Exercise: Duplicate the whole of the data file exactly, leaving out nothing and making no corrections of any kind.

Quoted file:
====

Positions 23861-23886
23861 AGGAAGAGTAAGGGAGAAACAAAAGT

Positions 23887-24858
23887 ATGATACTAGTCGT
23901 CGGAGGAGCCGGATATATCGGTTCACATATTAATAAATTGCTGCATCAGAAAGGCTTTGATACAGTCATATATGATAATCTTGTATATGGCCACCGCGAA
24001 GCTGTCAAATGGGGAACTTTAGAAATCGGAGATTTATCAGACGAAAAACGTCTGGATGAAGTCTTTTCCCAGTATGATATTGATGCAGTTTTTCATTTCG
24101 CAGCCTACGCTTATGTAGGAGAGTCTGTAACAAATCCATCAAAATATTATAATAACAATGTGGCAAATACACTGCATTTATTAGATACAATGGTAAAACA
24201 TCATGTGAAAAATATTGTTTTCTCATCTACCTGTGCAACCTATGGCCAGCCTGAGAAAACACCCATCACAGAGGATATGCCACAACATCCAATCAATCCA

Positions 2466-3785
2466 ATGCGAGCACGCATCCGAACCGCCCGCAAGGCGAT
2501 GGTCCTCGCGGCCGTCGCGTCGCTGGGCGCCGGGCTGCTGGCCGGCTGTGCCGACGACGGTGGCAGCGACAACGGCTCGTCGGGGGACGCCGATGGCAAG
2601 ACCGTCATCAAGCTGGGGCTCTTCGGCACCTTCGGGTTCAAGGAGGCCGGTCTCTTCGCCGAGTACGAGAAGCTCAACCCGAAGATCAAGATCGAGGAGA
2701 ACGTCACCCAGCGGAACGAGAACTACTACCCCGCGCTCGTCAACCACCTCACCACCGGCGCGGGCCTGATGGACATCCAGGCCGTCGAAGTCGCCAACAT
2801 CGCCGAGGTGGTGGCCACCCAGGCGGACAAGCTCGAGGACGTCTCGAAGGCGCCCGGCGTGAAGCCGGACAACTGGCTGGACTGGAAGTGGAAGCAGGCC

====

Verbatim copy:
Positions 23861-23886
23861 AGGAAGAGTAAGGGAGAAACAAAAGT

Positions 23887-24858
23887 ATGATACTAGTCGT
23901 CGGAGGAGCCGGATATATCGGTTCACATATTAATAAATTGCTGCATCAGAAAGGCTTTGATACAGTCATATATGATAATCTTGTATATGGCCACCGCGAA
24001 GCTGTCAAATGGGGAACTTTAGAAATCGGAGATTTATCAGACGAAAAACGTCTGGATGAAGTCTTTTCCCAGTATGATATTGATGCAGTTTTTCATTTCG
24101 CAGCCTACGCTTATGTAGGAGAGTCTGTAACAAATCCATCAAAATATTATAATAACAATGTGGCAAATACACTGCATTTATTAGATACAATGGTAAAACA
24201 TCATGTGAAAAATATTGTTTTCTCATCTACCTGTGCAACCTATGGCCAGCCTGAGAAAACACCCATCACAGAGGATATGCCACAACATCCAATCAATCCA

Positions 2466-3785
2466 ATGCGAGCACGCATCCGAACCGCCCGCAAGGCGAT
2501 GGTCCTCGCGGCCGTCGCGTCGCTGGGCGCCGGGCTGCTGGCCGGCTGTGCCGACGACGGTGGCAGCGACAACGGCTCGTCGGGGGACGCCGATGGCAAG
2601 ACCGTCATCAAGCTGGGGCTCTTCGGCACCTTCGGGTTCAAGGAGGCCGGTCTCTTCGCCGAGTACGAGAAGCTCAACCCGAAGATCAAGATCGAGGAGA
2701 ACGTCACCCAGCGGAACGAGAACTACTACCCCGCGCTCGTCAACCACCTCACCACCGGCGCGGGCCTGATGGACATCCAGGCCGTCGAAGTCGCCAACAT
2801 CGCCGAGGTGGTGGCCACCCAGGCGGACAAGCTCGAGGACGTCTCGAAGGCGCCCGGCGTGAAGCCGGACAACTGGCTGGACTGGAAGTGGAAGCAGGCC